Burger King UK has been thrown into the social media doghouse after tweeting ”women belong in the kitchen” to mark International Women’s Day.
Intended as a light-hearted dig at the gender disparity in its restaurants, where only 20% of chefs are women, the tweet instead left many choking on their burgers as an avalanche of comments and tweets duly followed.
Faced with the swift and vocal backlash, Burger King initially defended its multi-tweet strategy, which it said was intended to spark discussion around gender inequality in the restaurant trade, before eventually backing down.
How did this happen?
Burger King marked International Women’s Day with a series of tweets, the first of which stated ”women belong in the kitchen”, provoking an immediate and intense Twitter-storm.
The contentious post heralded a flurry of follow up messages designed to undermine the aforementioned stereotype, but not before the damage had been done.
Follow-up messages to the offending tweet set out this broader context of a disparity in sexes and the launch of a new scholarship program.
Buried in the outrage, these tweets read: ”If they want to, of course. Yet only 20% of chefs are women.”
”We’re on a mission to change the gender ratio in the restaurant industry by empowering female employees with the opportunity to pursue a culinary career.”
”We are proud to be launching a new scholarship program which will help female Burger King employees pursue their culinary dreams!”
What did Burger King say?
Explaining its actions, a spokesperson for the fast-food chain said: ”It was our intention to undermine an outdated stereotype about women and reclaim the terminology in order to highlight a big problem in the restaurant industry – that women occupy only 20% of chef positions in UK restaurants today, which we believe is offensive.”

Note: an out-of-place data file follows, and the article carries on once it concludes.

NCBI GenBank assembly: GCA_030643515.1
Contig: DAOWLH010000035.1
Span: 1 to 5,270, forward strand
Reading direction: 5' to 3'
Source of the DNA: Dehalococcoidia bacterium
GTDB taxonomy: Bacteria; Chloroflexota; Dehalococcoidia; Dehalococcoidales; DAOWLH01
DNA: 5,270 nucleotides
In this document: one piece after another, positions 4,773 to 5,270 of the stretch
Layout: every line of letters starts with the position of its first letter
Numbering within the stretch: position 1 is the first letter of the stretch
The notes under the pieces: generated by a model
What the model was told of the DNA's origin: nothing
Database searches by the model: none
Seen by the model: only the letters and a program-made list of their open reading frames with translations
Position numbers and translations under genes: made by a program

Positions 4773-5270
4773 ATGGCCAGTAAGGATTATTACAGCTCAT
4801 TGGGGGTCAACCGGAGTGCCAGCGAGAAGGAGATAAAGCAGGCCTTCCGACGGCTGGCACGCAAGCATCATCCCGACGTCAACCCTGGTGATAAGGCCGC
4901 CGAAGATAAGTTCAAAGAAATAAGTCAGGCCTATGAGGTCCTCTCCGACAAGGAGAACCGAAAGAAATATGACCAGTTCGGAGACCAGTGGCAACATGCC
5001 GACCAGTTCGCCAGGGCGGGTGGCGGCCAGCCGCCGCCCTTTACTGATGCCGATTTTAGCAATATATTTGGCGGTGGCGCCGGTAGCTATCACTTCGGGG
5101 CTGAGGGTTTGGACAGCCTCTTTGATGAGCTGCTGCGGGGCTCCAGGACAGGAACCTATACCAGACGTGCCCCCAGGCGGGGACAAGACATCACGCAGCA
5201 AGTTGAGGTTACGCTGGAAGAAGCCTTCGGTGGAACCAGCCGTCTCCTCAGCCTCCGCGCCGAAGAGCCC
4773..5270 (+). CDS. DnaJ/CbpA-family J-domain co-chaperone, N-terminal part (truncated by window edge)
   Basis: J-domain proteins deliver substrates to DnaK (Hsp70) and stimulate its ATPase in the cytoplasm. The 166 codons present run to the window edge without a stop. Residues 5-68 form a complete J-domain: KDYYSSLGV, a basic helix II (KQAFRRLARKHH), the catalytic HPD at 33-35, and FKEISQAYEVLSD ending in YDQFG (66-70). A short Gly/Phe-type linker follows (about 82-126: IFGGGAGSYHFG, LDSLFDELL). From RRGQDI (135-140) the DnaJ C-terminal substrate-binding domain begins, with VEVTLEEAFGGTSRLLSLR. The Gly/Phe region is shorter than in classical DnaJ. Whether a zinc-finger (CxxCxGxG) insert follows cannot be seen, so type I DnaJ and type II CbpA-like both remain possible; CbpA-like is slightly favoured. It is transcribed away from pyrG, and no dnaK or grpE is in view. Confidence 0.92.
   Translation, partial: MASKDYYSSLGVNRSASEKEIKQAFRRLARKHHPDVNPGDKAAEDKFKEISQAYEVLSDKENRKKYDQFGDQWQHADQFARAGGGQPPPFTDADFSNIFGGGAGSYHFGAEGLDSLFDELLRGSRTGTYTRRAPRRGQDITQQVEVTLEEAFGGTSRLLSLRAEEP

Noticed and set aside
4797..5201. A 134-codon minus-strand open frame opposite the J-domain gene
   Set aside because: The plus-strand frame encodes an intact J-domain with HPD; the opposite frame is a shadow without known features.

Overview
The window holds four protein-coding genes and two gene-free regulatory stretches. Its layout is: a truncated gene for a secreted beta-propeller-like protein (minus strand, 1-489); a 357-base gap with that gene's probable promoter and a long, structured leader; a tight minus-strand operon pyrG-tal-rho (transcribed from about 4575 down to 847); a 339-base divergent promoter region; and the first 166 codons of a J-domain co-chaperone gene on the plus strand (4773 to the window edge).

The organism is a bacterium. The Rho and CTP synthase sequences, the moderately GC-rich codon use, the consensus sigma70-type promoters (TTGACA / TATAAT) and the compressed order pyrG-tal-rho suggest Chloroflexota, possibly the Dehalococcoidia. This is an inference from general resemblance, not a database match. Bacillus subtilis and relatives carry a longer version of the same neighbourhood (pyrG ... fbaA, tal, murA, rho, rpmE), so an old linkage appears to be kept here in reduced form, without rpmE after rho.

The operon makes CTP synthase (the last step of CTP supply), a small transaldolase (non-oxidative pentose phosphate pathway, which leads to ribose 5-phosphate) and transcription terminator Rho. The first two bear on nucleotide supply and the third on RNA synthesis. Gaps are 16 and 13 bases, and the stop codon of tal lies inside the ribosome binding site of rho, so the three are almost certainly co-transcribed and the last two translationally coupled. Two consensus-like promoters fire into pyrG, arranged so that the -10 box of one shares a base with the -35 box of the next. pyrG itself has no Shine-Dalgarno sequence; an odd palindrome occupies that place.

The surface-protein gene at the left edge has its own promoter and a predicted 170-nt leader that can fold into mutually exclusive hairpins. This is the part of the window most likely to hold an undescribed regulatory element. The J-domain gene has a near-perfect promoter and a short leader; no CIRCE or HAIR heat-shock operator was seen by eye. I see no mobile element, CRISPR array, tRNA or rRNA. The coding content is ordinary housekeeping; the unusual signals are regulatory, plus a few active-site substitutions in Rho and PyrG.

Backing up its words with actions, Burger King has also established a scholarship program for female staff interested in attaining a culinary qualification.
How did people react?
If Burger King had intended to provoke a response then it succeeded, with thousands of people jumping on the tweet with likes and retweets while the following messages went largely ignored.
Most had beef with the deliberately provocative nature of the message, describing it as a ”bad PR” day and ”the worst PR move of all time”.
Fast-food rivals couldn’t resist weighing in either, with KFC’s official gaming account tweeting a mocking meme in response: ”The best time to delete this post was immediately after posting it. The second best time is now.”
— KFC Gaming (@kfcgaming) March 8, 2021
What is the company saying now?
With the storm showing no sign of abating, Burger King had a change of heart, deleting the offending tweet and apologizing for the offense caused.
In a contrite follow-up tweet, the chain wrote: ”We hear you. We got our initial tweet wrong and we’re sorry.”
”We decided to delete the original tweet after our apology. It was brought to our attention that there were abusive comments in the thread and we don’t want to leave the space open for that.”